It was at Michael Lichter's bobber bike show that I spent the most time with Larry. I knew he was busy but wanted to tell him something and next thing I knew, it was a half hour later that our conversation finally ended. I felt bad for taking up so much of his precious time but he was on a roll, asking me questions, explaining things to me. It was the kind of advice a father gives.

My dad has been gone nearly ten years. I had not bothered to take his advice seriously when he gave it, as I was younger and "knew more than him." And now that I am older, I sorely miss his words. So it was with great interest that I listened to Larry, trying to file each and every word away, so I could remember it forever.

"Never take a moment for granted no matter how bad it feels. Life is so precious and it goes by so fast," Larry said.

He explained that the days I had spent in hell made me into the person I am now. "Without going through that, you wouldn't be who you are. You had to go through that to get here, where you're standing right now," He said.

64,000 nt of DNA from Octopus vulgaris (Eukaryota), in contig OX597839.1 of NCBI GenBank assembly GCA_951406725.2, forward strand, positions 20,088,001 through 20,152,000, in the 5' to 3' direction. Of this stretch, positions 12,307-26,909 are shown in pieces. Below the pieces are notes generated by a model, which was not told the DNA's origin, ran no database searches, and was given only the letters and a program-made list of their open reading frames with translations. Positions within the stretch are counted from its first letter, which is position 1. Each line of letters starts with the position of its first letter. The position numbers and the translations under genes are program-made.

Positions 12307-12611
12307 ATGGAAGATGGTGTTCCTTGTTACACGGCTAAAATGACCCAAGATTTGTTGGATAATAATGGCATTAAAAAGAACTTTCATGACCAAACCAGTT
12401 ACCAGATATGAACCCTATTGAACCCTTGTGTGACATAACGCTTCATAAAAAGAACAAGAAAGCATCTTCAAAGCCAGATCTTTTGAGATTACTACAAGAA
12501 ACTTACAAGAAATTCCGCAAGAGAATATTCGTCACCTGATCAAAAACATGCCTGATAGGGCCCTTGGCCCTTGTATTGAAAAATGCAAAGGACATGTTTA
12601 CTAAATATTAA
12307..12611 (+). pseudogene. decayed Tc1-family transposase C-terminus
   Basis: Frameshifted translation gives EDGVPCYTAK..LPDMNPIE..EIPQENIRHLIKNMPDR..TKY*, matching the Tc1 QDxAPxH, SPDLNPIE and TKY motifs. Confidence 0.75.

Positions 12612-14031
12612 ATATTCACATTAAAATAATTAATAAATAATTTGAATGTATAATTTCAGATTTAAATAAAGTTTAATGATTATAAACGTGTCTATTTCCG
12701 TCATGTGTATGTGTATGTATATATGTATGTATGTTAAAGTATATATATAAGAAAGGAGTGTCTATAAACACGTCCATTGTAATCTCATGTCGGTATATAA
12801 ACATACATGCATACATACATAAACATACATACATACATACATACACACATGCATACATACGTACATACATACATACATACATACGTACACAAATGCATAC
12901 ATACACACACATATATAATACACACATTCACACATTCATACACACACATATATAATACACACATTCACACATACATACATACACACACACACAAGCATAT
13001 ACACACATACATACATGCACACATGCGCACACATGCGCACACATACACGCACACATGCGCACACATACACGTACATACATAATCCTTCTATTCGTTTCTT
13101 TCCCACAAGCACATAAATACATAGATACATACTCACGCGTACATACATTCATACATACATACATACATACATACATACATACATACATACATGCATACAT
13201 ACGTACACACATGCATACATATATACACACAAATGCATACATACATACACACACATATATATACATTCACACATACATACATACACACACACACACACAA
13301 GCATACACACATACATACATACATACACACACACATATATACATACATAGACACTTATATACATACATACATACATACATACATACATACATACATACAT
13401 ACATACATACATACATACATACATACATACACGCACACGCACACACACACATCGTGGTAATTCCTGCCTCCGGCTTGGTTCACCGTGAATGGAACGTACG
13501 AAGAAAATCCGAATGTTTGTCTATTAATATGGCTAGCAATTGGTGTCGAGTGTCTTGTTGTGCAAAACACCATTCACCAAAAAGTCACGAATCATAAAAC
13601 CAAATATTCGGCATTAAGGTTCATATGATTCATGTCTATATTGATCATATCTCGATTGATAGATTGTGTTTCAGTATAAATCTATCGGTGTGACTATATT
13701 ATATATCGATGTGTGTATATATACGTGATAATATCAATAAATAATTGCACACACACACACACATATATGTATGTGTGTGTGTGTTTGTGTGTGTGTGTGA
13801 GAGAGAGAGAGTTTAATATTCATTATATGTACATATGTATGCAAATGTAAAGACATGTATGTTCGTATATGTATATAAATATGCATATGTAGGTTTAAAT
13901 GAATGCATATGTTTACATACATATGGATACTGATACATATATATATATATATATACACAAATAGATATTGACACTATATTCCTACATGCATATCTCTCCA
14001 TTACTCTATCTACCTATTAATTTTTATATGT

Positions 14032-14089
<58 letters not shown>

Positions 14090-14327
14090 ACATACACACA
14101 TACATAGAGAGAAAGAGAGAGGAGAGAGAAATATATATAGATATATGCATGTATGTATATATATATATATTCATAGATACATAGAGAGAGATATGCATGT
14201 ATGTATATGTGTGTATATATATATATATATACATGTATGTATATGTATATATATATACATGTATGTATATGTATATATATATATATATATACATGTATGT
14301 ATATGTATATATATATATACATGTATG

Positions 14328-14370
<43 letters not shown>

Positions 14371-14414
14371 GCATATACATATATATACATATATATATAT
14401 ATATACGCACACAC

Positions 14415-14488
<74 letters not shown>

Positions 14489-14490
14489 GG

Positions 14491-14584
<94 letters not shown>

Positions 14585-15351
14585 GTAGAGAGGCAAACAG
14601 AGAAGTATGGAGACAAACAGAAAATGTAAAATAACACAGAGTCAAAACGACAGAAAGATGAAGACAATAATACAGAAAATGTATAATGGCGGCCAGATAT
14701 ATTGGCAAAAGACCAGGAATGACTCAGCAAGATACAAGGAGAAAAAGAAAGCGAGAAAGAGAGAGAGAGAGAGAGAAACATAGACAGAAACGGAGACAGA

"But," I explained, "I'd probably wouldn't have such a bad attitude." He looked at me with a slight smile on his face, shaking his head. "And all that makes you a survivor. You can handle situations a lot of people couldn't deal with. I know, believe me, I know," Larry said.


His words that day will stay with me forever. I will honor Larry by trying to live by that advice. I'll try and be more patient with people. I won't take a single moment of life for granted, wishing things had gone different. That's just a waste. Instead I'll put my emotions, dreams, and wishes into my writing and painting. And if I succeed in my career, that's great. If not, I gave it a hell of a try and it was an awesome ride that let me meet incredible people and took me to fantastic places. Hopefully Larry met my dad. I know my dad would have loved Larry's bikes. Maybe he can tell him that I didn't turn out to be such a hopeless mess after all.


Crazy Horse Painting

Share this story:

Back to Profiles, Special Reports

Your thoughts on this article

Your Name
Anti-Spam Question:
Please enter the words you see in the box, in order and separated by a space. Doing so helps prevent automated programs from abusing this service.